Ricky Gervais: Science, Edinburgh Playhouse, Edinburgh
Thursday 27 August 2009
As with Animals, Politics and Fame, Ricky Gervais' new show, Science, bears little or no relation to its moniker; rather, it is an excuse to set the stage as Frankenstein's castle laboratory. Of course, what's in a name if the material is good?
Certainly, Gervais starts evenly enough, in particular with an amusing tale about watching Ken Dodd perform in Regent's Park alongside a sexually excited female fan. The routine builds to Gervais making a bizarre soundscape of Dodd's trademark groans and the moans of this over-amorous lady mixed in with Gervais' own gasping bewilderment.
Inevitably, in what follows, there is a large measure of tongue-in-cheek political incorrectness. So for example, Gervais wants to keep the goat that his friends have gifted an African family in his name. This kind of shtick falls down for me, however, when he describes the only time he found himself drinking and driving. Remarking that he nearly knocked over an old woman he adds: "I didn't though... I raped her." Gervais says that this is his "favourite" joke, but it is ill-judged to say the least.
When you go from this rape joke to a joke about how spiders look like they are "always ready", you can see how unstructured Science is. In many shows themes and ideas weave in and out and, as a reviewer or an audience member, you are able to pick up threads and tie them together. With Science you might as well talk about it chronologically, as a timeline is the show's only binding.
The longest section of the show is a dissection of an old school book Gervais recently found that tells the story of Noah's Ark. This fable is every atheist's dream, an easy comic target and one that is revisited often. Trashing it is perhaps the only part of the show that links to science in the sense that the tale is irrational and his embroidery is attempting to undermine it. "Toucans fly! Get there first!" he exclaims pointing at a projected image of the birds walking to the ark.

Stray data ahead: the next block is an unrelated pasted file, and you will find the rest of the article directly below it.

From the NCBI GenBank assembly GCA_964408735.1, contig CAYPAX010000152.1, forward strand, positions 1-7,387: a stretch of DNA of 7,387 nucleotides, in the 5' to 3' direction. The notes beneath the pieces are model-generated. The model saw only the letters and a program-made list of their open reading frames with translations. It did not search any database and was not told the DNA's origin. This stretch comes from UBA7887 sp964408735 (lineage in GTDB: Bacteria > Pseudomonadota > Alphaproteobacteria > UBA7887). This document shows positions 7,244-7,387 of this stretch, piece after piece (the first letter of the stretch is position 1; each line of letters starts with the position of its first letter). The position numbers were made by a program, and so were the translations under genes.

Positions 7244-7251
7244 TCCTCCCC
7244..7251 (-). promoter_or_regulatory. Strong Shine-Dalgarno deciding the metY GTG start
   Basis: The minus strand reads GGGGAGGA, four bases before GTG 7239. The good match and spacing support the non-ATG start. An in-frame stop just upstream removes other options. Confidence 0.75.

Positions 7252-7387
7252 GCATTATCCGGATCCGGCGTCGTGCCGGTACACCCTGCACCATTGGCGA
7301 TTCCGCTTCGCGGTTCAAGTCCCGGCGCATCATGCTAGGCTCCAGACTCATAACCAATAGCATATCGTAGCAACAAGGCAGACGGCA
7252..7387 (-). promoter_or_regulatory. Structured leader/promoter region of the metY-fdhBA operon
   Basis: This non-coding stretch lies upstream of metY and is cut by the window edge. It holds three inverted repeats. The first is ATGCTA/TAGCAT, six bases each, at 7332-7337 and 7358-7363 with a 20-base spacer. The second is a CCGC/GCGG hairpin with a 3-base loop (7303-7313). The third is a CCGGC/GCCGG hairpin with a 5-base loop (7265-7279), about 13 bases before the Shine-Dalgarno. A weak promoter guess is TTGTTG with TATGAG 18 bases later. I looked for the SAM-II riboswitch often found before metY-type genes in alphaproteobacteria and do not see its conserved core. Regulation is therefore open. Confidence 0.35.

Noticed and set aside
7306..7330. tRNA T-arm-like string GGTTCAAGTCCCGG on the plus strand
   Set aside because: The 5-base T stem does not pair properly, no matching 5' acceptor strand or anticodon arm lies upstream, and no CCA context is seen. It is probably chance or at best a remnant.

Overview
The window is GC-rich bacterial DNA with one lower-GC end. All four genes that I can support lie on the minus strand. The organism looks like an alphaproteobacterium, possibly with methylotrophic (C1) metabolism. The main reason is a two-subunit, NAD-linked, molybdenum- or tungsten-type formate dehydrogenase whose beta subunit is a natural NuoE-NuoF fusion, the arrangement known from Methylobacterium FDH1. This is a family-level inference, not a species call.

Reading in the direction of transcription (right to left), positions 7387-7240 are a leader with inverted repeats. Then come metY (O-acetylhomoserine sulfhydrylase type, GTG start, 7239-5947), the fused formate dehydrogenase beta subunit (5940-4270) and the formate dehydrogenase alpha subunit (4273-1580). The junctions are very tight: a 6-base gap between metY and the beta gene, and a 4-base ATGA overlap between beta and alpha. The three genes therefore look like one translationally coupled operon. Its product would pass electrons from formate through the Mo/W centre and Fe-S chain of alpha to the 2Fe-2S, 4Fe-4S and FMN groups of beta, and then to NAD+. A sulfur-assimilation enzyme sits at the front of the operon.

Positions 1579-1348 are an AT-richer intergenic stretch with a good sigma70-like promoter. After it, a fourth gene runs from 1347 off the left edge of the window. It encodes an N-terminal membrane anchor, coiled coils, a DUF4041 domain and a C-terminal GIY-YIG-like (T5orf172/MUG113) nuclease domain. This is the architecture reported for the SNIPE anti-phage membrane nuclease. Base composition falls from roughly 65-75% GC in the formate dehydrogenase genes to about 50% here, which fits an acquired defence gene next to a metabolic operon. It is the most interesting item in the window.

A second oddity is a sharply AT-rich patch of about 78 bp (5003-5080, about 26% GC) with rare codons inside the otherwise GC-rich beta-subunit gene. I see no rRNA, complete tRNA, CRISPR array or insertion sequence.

Weakly lampooning a couple of Oscar Wilde quotes and noting that swearing would be out of place on the Antiques Roadshow are just some of the gems that come before the end of this 75-minute show. Perhaps Hollywood, the reason why Gervais' stock has risen lately, is also why his latest stand-up offering is his most disappointing.
filmIn Black Seahe is as audiences have never seen him before
MusicThe band accidentally called Londoners the C-word
Film 'I've never been comfortable on-screen', she says
Arts & Ents blogs
- 1 Jennifer Lawrence scores first UK top 40 single with Hunger Games track 'The Hanging Tree'
- 2 Shia LaBeouf claims he was raped during #IAMSORRY art installation performance
- 3 'You should come to my house and eat cheeses with me': 4-year-old sends adorable love letter to girl at school
- 4 Scientists predict green energy revolution after incredible new graphene discoveries
- 5 Michael Buerk wishes he killed Jimmy Savile when he had the chance - by pushing him overboard a cruise ship
I'm A Celebrity 2014: Jungle security stepped up after murder and 'suspicious death' close to camp
Star Wars The Force Awakens trailer: What we know about JJ Abrams' film
Exodus Gods and Kings casting controversy: Ridley Scott would never cast 'Mohammad so-and-so from such-and-such' in lead role
Jennifer Lawrence scores first UK top 40 single with Hunger Games track 'The Hanging Tree'
Marilyn Manson denies involvement in shocking Lana Del Rey rape video
Obama: The only people with the right to object to immigration are Native Americans
Ukip says babies born to immigrants in the UK should be classed as migrants – which would include Nigel Farage’s own children
The young are the new poor: Sharp increase in number of under-25s living in poverty, while over-65s are better off than ever
Tamir Rice: 12-year-old boy playing with fake gun dies after being shot by Ohio police
Ukip mocked after mistaking Westminster Cathedral – for a mosque
David Cameron sets out immigration reforms: We should distrust Ukip and their 'snake-oil of simple solutions'